though he is no longer attending." (Emphasis added.)
The motion requested that "any real or personal property owned in whole or in part *** by Florence Toth be frozen." England understood the order to freeze the combined assets of Toth Sr. and Mrs. Toth. England was unaware that the plaintiff's name was listed on some accounts with Mrs. Toth's name. Mrs. Toth and Toth Sr. had accumulated assets totaling $900,000.
The circuit court entered an ex parte order freezing Mrs. Toth's assets. England then took the order, not the motion, to all the banks in Granite City, Illinois, because she did not know where Toth Sr. and Mrs. Toth had bank accounts. She could not gather this information from Toth Sr. Although England testified that she did not ordinarily serve the order to freeze assets on banks, she had consulted with the Association and an attorney, and they approved of her serving all the local banks with the court order. When employees of the First Bank on Nameoki Road asked why they were being served with an order to freeze assets, England stated that it appeared that Toth Sr. was giving the plaintiff money. This statement was based upon information provided by Toth Sr., who stated that on a routine basis the plaintiff would come to his home for money. She stated that she did not relay this information to any other banks. Two days after the order to freeze assets was entered by the circuit court, a hearing was held before another judge, who lifted the freeze on the assets.
The plaintiff testified that he filed this case because he was "upset by the defamatory information." He claimed that he was especially upset by the allegation in the motion to freeze assets that stated that he did not want his mother to receive care. The plaintiff stated that he was also upset by the allegation that he was negligent and did not care about his mother's health status or her living conditions. The plaintiff testified that it was "very upsetting mentally *** to have those kind of allegations made[;] plus, it was a very devastating time." The plaintiff stated that he had to pay an attorney, he was unable to proceed with work that he would have normally done, and he had "incurred further expenses." He described the reasons he filed this case: "[for the] overall devastating effect on my financial status with the expenses incurred, with my social and mental outlook, and also for the interference with my daily routine." The plaintiff said that he "felt very badly" that a statement was made in a public court document that he had abandoned his mother in a motel. He also claimed that the order freezing his mother's assets affected him since his name is similar to his father's name. The plaintiff claimed that he spent $6,151 in attorney fees. He did not testify about what legal services were rendered for these payments.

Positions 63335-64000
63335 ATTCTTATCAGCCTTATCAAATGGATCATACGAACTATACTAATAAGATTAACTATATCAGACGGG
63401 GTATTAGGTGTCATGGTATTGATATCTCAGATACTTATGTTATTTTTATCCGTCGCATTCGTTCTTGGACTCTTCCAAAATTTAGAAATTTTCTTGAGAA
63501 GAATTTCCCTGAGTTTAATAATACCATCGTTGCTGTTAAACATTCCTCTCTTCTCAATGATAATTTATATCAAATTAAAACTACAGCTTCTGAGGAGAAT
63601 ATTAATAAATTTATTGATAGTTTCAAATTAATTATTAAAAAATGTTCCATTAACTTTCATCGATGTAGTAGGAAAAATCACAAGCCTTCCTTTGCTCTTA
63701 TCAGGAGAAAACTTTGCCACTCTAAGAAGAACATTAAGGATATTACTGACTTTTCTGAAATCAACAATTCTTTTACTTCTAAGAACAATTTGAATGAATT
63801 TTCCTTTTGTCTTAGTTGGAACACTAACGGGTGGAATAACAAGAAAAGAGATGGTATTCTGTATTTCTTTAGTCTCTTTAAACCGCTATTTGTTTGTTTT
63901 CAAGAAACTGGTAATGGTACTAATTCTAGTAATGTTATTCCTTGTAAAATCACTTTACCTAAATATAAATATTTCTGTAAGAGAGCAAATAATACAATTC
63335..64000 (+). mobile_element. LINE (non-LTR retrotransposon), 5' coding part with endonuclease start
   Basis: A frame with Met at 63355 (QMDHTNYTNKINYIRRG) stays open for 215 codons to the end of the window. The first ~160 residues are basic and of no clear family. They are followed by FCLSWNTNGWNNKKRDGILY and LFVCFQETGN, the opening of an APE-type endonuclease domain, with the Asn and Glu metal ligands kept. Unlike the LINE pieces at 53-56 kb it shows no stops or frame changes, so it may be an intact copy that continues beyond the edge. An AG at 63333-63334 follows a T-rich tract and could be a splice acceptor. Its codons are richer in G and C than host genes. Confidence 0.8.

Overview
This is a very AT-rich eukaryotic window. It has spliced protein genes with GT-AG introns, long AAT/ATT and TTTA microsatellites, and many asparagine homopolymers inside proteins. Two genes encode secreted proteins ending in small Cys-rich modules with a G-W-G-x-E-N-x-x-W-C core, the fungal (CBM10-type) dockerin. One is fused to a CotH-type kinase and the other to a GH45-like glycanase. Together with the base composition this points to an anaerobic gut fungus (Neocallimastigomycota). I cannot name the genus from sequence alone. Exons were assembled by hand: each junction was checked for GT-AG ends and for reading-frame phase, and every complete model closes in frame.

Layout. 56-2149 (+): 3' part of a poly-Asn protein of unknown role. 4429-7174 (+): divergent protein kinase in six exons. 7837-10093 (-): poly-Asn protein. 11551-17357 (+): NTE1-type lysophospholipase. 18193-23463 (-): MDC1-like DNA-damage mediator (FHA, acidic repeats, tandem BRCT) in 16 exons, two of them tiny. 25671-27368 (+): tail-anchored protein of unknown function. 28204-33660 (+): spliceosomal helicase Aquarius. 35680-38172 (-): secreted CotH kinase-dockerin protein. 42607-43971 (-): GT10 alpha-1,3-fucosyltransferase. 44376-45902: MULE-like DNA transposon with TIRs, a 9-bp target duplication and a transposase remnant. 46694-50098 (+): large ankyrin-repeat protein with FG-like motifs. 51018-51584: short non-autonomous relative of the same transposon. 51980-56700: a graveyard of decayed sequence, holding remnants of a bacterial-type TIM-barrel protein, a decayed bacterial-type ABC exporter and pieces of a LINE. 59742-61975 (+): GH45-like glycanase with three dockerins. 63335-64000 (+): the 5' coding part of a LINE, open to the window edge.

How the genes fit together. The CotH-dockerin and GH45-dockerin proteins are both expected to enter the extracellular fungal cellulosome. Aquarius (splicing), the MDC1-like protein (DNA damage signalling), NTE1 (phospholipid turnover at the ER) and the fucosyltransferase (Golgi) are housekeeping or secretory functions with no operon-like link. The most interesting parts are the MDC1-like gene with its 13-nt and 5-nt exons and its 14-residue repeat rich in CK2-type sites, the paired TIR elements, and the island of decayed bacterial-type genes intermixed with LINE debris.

The plaintiff also claimed that he had been in weekly counseling since February 2001. At the time of his testimony in January 2002, he was continuing to see a counselor. The plaintiff did not specify what type of counseling he received, but he did state that it was not with a psychologist or psychiatrist. The plaintiff claimed that he was in counseling solely because of the motion to freeze assets. The plaintiff did not state where he was receiving counseling or how much he paid for the counseling. Additionally, he did not submit any bills or other documentation to substantiate his claims that he required counseling.
After the plaintiff rested, the defendants made a motion for a judgment on the same grounds raised in the still-unresolved motion to reconsider. The defendants argued that they were protected by sovereign immunity since England was an agent acting on behalf of the State within the scope of her employment. The defendants also claimed that England was protected by public official immunity. Finally, the defendants stated that England was immune from suit pursuant to the Elder Act (320 ILCS 20/1 et seq. (West 2000)) because she had been acting in good faith and pursuing her duties. The defendants also argued that the plaintiff had not established the requisite elements for abuse of process, malicious prosecution, or defamation. Regarding the malicious prosecution claim, the defendants argued that the plaintiff's complaint did not challenge the propriety of the defendants' filing of the underlying petition for guardianship. In fact, the defendants argued that the plaintiff objected only to certain statements made within a motion filed within that proceeding. Additionally, the defendants claimed that England had probable cause to believe that the motion to freeze assets was necessary to protect Mrs. Toth's assets. Finally, the defendants claimed that the plaintiff failed to demonstrate that England had acted with malice toward him. The defendants also contended that the plaintiff failed to plead special damages or injury. The defendants argued that with respect to the abuse of process claim, the plaintiff had not demonstrated that they had an ulterior motive or that they had taken some act in the use of the legal process that was not proper in the regular prosecution of the proceedings. The defendants also claimed that the statements contained in the motion could not be considered defamatory per se. The circuit court denied the motion. We note parenthetically that even though it was error for the circuit court to fail to rule on the defendants' motion to reconsider, it was harmless error, since the same issues were raised in the motion for judgment and denied. See Hadley v. Snyder, 335 Ill. App. 3d 347, 352, 780 N.E.2d 316, 321 (2002) (the court determined that although the circuit court had erred by failing to rule on Hadley's motion to compel answers to O'Leary's interrogatories, the error did not affect the outcome of his case).